We All Have to Eat
The agony of my feelings allowed me no respite; no incident occurred from which my rage and misery could not extract its food.
- Mary Shelley (1797-1851)
Agony is Crippling
We All Have to Eat
Inspired by Mary Shelley's (1797-1851) quote, "The agony of my feelings allowed me no respite; no incident occurred from which my rage and misery could not extract its food." What follows is subject to revision, do you have any suggestions?
There's a striking parallel between that moment when a new idea strikes and the time that life is run to the monster of Dr. Frankenstein's creation in Mary Shelley's novel of a science experiment gone wrong. The transformation takes place with the electrical zapping of a single neuron in the central nervous system, which is the first point at which the animal begins to run away from its human controller. There are two other points along the path to becoming a fully-fledged homicidal maniac, but this is by far the most terrifying one. It happens so quickly that the reader doesn't really get a chance to savour the terror until the last page of the novel when the monster starts to stalk his way around the countryside.
If we have a parallel for this type of transformation, it would be Agony. Agony was a term Mary used, and that means punishment or torture. In Mary Shelley's novel, Agony is the moment where the monster decides to take up punishment for its misdeeds. In order for this transformation to occur, it is necessary that the villain must suffer enough in punishment for him to become aware of his wrongdoing, in a manner of speaking. But he isn't a monster in any conventional sense. He's simply a person who doesn't know what's right or wrong.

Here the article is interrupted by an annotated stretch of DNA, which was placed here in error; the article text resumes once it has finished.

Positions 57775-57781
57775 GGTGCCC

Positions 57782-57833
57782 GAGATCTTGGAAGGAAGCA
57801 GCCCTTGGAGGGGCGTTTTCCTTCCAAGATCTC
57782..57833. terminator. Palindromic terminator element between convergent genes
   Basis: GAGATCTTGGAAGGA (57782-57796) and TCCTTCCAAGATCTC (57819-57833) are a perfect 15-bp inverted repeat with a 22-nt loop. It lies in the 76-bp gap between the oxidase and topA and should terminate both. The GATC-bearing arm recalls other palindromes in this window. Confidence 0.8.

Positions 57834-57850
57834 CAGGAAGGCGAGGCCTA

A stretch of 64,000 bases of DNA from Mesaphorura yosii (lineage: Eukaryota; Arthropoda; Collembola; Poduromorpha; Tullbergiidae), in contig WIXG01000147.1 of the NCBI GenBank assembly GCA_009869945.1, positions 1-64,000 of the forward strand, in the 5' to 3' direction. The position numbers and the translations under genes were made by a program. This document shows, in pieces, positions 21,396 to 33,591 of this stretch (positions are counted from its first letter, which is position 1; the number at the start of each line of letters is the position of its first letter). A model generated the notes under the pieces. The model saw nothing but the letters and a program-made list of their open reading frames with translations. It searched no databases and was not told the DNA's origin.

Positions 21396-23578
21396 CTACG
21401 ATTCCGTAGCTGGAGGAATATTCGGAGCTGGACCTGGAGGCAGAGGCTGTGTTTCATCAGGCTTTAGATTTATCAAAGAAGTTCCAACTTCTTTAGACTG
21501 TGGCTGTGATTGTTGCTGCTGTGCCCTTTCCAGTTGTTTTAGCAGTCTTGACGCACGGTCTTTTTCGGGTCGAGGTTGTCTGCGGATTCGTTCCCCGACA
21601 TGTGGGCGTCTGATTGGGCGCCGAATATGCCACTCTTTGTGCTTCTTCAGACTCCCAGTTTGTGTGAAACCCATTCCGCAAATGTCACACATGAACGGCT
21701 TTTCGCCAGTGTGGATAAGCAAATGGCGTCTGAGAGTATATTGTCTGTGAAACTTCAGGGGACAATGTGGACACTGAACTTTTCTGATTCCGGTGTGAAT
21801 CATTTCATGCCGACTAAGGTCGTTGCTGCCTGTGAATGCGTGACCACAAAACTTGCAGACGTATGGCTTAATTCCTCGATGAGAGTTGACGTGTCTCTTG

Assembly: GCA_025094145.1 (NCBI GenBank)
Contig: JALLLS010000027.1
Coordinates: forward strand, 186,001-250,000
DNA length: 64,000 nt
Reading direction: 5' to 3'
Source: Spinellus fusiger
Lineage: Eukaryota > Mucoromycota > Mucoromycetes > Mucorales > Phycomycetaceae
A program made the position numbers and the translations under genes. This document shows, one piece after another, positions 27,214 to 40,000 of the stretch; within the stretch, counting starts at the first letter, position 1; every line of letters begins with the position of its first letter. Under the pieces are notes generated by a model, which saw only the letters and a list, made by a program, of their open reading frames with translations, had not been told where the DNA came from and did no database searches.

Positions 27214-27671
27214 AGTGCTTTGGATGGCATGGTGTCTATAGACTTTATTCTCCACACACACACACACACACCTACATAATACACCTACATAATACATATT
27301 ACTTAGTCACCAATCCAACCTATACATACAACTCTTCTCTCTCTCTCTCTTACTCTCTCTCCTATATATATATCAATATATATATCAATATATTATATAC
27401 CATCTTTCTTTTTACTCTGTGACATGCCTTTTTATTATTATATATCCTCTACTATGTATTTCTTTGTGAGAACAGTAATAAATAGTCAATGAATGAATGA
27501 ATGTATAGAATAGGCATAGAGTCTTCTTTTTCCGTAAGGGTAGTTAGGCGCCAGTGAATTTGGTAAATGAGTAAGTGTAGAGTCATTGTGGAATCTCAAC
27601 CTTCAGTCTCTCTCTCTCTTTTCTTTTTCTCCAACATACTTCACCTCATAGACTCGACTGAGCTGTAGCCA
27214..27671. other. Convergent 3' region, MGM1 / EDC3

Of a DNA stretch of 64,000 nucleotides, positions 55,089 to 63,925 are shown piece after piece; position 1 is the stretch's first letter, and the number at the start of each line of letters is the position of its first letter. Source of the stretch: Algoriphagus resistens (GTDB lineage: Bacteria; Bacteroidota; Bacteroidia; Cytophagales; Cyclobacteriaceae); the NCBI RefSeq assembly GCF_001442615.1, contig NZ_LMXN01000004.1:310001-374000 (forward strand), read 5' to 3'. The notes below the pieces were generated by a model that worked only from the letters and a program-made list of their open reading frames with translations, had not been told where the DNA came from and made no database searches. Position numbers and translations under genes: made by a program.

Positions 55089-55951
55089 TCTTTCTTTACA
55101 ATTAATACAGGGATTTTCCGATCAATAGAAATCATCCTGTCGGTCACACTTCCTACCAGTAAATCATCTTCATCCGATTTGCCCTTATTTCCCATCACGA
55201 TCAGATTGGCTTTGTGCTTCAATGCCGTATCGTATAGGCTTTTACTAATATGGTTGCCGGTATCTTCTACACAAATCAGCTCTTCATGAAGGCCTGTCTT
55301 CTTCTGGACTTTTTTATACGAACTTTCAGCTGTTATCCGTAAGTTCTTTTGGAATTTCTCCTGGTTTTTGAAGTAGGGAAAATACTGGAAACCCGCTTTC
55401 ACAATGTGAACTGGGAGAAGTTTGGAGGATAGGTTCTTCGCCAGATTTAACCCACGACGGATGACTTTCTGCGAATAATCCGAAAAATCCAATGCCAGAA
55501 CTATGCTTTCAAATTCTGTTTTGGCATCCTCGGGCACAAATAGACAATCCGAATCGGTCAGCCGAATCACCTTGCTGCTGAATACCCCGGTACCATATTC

In Agony, there is also a hint of what might be called a subliminal message. When the monster realizes that he is now in pain, he begins to think about his life as a whole, and realizes that his existence in this world is one that is fraught with suffering and loss. He thinks about what he's done to the world, how he has destroyed the lives of many people.
Inspired by Bernard Williams's (1929-2003) quote, "Man never made any material as resilient as the human spirit." What follows is subject to revision, do you have any suggestions?
I do, I accept Capitalism as a mythology of sorts, the aesthetic for which isn't without its own forme of beauty. By definition, the arrangement of resources isn't a dogma dominated by the 'means of production', this Marxist perversion is limited in scope, negates the individual in favour of the elite not to mention the epiphenomenal. The meta is where creativity lies, ironically right beside the Truth in sometimes subtle and other times stark opposition to each other.
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